England players celebrate Danielle Waterman's first-half try
First-half tries from captain Catherine Spencer and Danielle Waterman helped England beat Australia 15-0 and reach their third successive World Cup final.
It was a solid rather than spectacular affair with Heather Fisher and Ruan Sims both sin binned late a scrappy finale, with England now going on to face current world champions New Zealand in Sunday's final.
After losing to Australia in last year's World Cup Seven's quarter final in Dubai, the hosts clearly began with revenge in mind.
An overwhelming drive from the England pack allowed Spencer to touch down inside 10 minutes, and from every subsequent attack England appeared capable of scoring, and indeed half way through the first half, they added to their lead.
Full-back Waterman touched down in the corner after Amy Turner's offload, but not before Fiona Pocock was stretchered from the field, following a dazzling left wing run.
The loss of the Richmond women halted England's momentum as Australia began to use stern tactics to frustrate their opponents with Kristy Giteau - brother of Wallablies star Matt - taking extreme action to deny Charlotte Barras a certain try after she had kicked through.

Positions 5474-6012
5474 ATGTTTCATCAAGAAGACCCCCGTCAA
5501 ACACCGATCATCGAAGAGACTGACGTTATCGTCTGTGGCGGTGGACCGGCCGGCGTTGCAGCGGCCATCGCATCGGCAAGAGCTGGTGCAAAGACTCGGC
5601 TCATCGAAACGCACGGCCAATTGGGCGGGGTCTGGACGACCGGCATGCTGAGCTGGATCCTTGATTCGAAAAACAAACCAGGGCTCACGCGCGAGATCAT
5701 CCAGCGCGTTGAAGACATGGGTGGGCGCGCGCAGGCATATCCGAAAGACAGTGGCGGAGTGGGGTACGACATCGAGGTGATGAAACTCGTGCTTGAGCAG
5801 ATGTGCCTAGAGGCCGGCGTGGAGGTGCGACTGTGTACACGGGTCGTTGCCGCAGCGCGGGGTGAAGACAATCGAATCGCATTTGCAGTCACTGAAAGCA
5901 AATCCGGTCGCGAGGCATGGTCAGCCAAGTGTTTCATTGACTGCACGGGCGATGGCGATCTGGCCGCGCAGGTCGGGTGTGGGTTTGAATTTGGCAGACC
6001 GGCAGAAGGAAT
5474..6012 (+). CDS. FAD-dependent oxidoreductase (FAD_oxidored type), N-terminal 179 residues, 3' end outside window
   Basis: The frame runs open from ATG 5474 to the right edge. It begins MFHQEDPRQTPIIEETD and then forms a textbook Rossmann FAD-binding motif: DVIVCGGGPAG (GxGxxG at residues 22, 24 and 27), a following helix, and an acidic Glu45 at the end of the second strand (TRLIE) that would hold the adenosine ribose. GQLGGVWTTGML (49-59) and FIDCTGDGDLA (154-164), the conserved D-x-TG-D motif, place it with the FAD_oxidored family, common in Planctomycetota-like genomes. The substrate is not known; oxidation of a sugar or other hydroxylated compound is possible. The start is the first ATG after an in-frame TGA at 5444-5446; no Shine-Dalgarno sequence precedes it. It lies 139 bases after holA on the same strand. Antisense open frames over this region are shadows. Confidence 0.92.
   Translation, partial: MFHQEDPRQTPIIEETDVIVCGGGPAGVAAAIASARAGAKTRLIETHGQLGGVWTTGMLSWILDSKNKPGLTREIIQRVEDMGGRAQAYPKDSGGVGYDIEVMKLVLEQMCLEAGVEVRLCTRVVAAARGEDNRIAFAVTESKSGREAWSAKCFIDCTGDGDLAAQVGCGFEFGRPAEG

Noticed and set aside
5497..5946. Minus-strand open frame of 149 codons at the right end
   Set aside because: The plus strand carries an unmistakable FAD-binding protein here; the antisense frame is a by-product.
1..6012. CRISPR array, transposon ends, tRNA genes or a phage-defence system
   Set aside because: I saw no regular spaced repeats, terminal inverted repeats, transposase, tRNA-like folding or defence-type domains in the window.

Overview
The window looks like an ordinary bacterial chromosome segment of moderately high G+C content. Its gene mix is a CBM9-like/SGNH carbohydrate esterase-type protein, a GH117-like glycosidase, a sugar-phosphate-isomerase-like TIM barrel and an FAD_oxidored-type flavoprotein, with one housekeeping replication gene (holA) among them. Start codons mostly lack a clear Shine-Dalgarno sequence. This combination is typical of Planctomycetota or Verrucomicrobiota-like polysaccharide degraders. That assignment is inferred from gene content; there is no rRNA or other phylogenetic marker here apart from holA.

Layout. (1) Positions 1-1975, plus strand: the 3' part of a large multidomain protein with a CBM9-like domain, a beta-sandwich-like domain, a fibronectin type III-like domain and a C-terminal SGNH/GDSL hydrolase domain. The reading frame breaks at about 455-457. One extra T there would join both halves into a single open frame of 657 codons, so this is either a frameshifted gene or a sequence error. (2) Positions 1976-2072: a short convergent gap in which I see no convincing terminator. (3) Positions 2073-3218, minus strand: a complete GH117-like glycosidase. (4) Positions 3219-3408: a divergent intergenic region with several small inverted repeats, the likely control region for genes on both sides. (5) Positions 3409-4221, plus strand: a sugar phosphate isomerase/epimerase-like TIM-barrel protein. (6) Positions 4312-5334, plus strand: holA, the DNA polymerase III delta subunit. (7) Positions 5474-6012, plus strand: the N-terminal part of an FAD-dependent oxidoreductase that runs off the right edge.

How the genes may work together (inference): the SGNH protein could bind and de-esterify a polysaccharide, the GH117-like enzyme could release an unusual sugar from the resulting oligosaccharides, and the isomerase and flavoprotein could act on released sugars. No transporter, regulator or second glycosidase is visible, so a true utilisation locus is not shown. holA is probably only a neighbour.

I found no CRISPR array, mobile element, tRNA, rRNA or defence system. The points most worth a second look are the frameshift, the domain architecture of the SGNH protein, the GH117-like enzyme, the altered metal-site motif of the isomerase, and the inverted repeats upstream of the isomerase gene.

The second half followed a similar pattern, England on the front foot throughout while Australia attempted to graft a way back into the match, but Anthony Eddy's side enjoyed few moments in possession as they weathered England's attacking storm.
With a quarter of the match remaining Australia mounted their first threatening attack. A multi phase move ended with Nicole Beck making a break for the line, but Waterman's saving tackle meant England's brilliant defensive record, which had seen them concede just 10 points throughout the entire tournament, was unscathed.
In the closing stages continuous indiscipline from the breakdown led to yellow cards for Fisher and then Sims, with the latter card leading to Alice Richardson's late penalty, which capped a solid England victory.
England now go onto the final on Sunday with New Zealand, a team unbeaten in 19 consecutive World Cup matches, their formidable opponents.
After Ireland's heroic big-game hunt of the Springboks and Scotland's six-try runaround of the Pumas, the challenge of engineering the most spectacular win of the autumn series now falls on Wales, writes Peter Jackson.